In many cases today, evidence on camera footage, whether from body cameras or dash cams, can reveal if an officer failed to give the correct instructions. In the event that the proper instructions were not given, the accuracy of any field sobriety test that a motorist performed can be seriously questioned.
As noted above, there are a number of factors that may affect a person’s ability to correctly perform a field sobriety test. For example, a person may have a condition that affects their legs, their eyes, or their eyes.
A temporary or permanent disability can affect a person’s ability, for example, to perform the walk and turn test. Remember, these tests were designed for use on able-bodied individuals. This can make them inapplicable to a large percentage of the population.
Getting stopped by the police is never nice; many people become incredibly nervous when it occurs. There is something about the flashing blue and red lights that can make a motorist anxious, even if they have not done anything wrong.
Therefore, a person’s behavior can radically change when in the presence of police officers. If you are asked to perform a field sobriety test while feeling anxious or nervous, your ability to correctly perform the necessary can be impacted. Following directions, for example, can become far more difficult when feeling stressed.
What Is a “No Refusal” Weekend in Texas?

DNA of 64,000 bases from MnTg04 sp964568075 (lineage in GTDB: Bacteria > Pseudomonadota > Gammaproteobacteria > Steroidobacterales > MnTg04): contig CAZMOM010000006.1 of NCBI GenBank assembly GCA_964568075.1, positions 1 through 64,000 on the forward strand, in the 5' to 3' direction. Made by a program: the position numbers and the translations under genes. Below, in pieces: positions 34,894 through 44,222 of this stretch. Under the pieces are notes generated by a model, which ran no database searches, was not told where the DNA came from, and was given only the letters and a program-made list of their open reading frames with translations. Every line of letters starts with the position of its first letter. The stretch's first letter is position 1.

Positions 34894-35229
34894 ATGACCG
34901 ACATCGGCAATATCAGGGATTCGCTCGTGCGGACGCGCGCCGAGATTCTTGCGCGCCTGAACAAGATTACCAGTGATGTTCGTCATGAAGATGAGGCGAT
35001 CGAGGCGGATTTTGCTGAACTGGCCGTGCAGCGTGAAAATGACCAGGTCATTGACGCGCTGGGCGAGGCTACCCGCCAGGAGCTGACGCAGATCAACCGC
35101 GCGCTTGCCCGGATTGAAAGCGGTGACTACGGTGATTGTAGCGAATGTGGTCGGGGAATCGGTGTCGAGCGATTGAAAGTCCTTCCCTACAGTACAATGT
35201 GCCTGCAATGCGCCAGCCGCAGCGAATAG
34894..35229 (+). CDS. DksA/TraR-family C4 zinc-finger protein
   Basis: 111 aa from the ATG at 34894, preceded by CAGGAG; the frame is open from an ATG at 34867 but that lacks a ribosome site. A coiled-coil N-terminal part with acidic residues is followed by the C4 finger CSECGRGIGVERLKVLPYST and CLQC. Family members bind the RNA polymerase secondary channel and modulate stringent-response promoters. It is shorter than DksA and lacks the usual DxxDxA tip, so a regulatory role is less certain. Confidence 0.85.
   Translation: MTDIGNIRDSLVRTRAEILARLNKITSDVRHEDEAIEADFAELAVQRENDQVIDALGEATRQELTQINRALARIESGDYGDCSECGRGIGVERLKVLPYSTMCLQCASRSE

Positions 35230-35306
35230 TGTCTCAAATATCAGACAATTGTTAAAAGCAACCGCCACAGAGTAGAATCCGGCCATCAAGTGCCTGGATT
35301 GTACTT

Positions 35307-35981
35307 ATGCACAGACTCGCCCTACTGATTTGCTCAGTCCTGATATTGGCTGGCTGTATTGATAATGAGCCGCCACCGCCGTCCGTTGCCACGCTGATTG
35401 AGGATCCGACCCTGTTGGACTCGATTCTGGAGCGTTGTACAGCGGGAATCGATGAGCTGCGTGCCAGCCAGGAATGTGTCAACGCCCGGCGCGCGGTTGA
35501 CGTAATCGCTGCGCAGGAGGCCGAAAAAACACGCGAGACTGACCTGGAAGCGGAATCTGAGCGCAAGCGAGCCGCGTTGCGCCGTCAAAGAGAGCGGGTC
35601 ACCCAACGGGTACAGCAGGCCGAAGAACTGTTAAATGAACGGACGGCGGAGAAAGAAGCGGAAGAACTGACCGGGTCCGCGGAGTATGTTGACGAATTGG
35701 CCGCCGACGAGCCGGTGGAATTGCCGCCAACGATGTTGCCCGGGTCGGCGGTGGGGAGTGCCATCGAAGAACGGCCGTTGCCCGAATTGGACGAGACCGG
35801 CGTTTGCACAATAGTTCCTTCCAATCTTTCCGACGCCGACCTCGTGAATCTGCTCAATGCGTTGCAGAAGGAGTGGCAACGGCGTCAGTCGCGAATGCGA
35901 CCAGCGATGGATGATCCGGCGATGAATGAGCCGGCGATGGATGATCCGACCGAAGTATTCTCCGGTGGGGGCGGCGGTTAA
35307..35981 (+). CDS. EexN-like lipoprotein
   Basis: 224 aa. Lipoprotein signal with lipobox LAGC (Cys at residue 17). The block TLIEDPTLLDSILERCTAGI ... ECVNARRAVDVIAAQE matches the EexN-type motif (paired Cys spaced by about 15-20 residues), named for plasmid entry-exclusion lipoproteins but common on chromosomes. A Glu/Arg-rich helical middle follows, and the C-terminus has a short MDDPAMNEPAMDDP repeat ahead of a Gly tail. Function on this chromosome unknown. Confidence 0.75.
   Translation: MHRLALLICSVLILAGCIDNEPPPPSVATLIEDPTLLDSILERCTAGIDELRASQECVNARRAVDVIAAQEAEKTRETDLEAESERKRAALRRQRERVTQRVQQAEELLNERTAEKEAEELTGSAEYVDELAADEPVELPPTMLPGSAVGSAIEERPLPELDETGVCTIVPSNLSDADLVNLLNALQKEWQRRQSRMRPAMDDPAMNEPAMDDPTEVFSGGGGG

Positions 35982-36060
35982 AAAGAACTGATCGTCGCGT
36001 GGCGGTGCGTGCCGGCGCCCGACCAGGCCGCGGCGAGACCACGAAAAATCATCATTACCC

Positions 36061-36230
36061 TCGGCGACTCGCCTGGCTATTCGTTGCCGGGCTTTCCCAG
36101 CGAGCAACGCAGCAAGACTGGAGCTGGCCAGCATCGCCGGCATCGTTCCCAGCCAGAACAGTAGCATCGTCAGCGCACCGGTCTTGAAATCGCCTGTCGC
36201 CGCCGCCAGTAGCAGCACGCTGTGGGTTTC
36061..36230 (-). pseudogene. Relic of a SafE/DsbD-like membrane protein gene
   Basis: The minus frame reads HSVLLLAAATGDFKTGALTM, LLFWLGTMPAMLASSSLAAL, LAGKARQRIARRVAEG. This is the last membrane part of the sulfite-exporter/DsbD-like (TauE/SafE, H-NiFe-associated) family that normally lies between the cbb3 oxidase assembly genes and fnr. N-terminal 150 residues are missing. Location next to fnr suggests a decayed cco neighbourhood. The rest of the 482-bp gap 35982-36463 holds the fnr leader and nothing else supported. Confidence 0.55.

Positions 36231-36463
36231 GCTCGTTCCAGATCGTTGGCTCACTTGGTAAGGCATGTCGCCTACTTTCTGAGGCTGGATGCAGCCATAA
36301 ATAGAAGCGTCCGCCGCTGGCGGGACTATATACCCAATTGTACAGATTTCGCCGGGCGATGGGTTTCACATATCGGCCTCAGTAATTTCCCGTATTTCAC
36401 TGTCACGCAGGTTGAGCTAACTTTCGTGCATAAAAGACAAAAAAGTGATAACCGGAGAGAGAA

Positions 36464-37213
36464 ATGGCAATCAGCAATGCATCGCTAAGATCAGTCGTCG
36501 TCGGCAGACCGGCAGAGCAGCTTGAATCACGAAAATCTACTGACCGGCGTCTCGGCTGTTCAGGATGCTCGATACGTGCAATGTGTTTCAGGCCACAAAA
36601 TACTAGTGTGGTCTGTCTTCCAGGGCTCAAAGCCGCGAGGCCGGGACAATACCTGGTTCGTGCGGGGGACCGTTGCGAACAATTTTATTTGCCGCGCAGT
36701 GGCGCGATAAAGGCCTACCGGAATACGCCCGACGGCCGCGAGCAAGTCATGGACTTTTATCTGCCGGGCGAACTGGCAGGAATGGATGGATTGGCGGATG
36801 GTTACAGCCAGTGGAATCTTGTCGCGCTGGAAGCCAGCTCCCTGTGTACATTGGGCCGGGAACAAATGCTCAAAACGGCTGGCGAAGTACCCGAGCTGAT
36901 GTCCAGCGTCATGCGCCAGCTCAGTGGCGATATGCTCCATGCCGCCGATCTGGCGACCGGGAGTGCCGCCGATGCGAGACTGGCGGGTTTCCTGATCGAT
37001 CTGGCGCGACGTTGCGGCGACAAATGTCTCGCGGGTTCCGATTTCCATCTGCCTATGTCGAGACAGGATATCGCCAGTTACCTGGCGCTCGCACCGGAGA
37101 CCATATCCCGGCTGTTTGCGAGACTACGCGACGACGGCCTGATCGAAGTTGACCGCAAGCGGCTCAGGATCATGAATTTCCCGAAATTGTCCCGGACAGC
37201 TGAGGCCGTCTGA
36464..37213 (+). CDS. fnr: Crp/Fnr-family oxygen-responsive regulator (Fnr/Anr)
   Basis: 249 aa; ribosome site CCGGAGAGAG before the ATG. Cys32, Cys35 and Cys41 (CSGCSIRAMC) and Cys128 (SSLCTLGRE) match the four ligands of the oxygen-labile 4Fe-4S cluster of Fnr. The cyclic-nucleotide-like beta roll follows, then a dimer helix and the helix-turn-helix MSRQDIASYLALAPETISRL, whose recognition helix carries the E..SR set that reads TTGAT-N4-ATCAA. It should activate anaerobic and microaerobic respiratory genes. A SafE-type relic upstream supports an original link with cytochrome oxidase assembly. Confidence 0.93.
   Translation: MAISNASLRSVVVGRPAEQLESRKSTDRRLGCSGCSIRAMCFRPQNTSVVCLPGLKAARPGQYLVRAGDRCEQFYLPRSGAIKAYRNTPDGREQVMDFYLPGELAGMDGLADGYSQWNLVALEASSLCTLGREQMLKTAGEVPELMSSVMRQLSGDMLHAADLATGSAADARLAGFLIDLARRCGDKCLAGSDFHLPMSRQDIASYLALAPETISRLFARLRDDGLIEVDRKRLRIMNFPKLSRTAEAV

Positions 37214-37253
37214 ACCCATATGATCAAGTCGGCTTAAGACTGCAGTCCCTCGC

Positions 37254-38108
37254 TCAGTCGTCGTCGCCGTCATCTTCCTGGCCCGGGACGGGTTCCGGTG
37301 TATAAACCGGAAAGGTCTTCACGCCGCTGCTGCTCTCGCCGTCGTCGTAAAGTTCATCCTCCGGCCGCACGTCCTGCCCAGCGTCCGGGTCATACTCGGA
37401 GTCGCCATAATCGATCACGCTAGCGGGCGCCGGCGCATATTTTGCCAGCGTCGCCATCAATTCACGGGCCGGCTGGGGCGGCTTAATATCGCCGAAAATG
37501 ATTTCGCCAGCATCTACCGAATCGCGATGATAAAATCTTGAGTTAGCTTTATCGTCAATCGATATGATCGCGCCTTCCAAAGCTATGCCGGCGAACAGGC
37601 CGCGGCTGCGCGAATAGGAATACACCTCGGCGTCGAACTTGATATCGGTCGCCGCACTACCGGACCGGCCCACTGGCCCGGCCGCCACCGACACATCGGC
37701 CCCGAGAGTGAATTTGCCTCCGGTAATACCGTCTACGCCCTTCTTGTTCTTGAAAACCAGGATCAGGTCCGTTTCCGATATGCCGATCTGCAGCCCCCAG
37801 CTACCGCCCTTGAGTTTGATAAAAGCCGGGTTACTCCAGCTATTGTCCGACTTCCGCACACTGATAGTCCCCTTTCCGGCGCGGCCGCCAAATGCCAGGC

It’s also worth highlighting what a “no refusal” weekend is in Texas, given that there are some misunderstandings surrounding it. Many motorists believe that if they are stopped on a “no refusal” weekend, they have no choice but to consent to a field sobriety test. However, this is untrue.
A “no refusal” weekend simply means that police officers have extra resources to obtain a search warrant on the spot. In such a scenario, a motorist does have to comply with an officer’s orders (but not before producing a warrant).
What to Do if You Have Been Charged With a DWI?
If you have been charged with a DWI in Texas, it is essential that you contact a professional DWI lawyer without delay. Here in Austin, TX, your premier choice for a DWI lawyer is Deandra Grant Law.
To learn more about your options, schedule a free consultation with our expert team today. We are here to help you fight your DWI charge.